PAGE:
and a sixpence in her shoe.
Ever find yourself wondering…where did those sayings come from…and does anyone know why your supposed to have something blue? =0)
After doing a little investigating the answer is hinted at within the poem itself.
“A sixpence in her shoe” A sixpence is a coin made in Britain from 1551-1967. The coin was made of silver, in America we would now refer to it as a new dime in her shoe, but sixpence sounds much better. So this wedding tradition is an English originating from the Victorian Era.
Like most other wedding traditions the reasons behind each item has to do with good luck and happiness for the bride and groom. It was believed that if the bride carried each other items from the poem on her wedding day her marriage would be happy.
The “old” symbolizes the continuation of the brides family and the past. Something “new” means hope for the bride’s life ahead of her; now a day’s the something “new” is usually the brides gown. Something “borrowed” is an item that must be given by a happily married family member or even friend, whose good fortune in marriage will carry on to the new bride. The borrowed item is also to remind the bride that she has friends and family which she can lean on in time of need.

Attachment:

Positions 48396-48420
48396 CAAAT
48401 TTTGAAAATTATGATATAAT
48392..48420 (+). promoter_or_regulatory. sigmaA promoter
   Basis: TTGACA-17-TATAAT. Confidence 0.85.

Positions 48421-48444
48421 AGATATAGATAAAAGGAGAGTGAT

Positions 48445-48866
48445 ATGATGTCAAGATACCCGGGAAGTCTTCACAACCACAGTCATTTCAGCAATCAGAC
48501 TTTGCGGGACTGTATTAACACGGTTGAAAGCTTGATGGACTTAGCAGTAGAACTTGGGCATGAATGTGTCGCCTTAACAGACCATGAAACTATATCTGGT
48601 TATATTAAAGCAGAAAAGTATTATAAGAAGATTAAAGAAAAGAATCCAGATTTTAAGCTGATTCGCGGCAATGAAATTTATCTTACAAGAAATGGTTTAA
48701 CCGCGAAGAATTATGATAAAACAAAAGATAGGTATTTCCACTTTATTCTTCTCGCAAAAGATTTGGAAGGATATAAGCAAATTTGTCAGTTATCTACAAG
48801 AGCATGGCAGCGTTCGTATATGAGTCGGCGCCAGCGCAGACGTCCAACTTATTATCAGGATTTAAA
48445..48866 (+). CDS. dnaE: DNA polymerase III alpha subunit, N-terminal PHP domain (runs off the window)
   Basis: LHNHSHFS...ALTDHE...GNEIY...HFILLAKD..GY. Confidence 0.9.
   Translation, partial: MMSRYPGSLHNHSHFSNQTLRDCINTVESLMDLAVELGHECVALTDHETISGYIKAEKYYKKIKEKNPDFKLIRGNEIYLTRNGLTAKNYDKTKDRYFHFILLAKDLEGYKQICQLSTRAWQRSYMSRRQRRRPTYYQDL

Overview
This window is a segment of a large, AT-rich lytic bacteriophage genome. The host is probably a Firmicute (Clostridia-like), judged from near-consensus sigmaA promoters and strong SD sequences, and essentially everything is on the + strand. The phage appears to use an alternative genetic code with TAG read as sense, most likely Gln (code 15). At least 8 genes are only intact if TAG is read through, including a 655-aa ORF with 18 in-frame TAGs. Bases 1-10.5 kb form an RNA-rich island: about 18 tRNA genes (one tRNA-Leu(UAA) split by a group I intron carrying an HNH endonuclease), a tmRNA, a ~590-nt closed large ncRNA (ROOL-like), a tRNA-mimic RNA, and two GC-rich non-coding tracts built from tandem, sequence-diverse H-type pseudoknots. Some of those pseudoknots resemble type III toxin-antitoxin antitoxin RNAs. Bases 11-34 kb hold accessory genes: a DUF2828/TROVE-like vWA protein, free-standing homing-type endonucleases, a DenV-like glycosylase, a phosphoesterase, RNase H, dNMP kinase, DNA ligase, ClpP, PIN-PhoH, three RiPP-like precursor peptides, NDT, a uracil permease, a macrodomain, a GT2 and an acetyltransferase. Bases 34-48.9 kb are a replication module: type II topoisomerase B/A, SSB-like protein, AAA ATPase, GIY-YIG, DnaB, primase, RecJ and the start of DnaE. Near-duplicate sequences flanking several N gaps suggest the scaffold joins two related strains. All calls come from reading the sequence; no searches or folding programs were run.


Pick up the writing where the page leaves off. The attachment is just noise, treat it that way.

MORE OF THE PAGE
Now the big question something blue? Blue has been a part of weddings for centuries and the reasoning behind the color traces back to Rome. For a very long time a brides wedding gown WAS blue. Hard to imagine right? Before the late 19th century blue was the most popular color for wedding gowns as evidenced in the proverb “Marry in Blue, Lover be True” The explanation makes perfect sense. Brides wore blue to symbolize love, modesty, and fidelity. Christianity has long dressed the Virgin Mary in blue, so purity is associated with color.
Last but not least “a sixpence in her shoe” represents wealth and financial security. It may date back to a Scottish tradition of putting a silver coin in your shoe for good luck. Today many companies sell customized sixpence coins for keepsake items for the bride and groom on their wedding day.
Finally the mystery is solved. The meaning behind the poem.
Thank you to Yahoo.com as well as World Wide Wedding Traditions.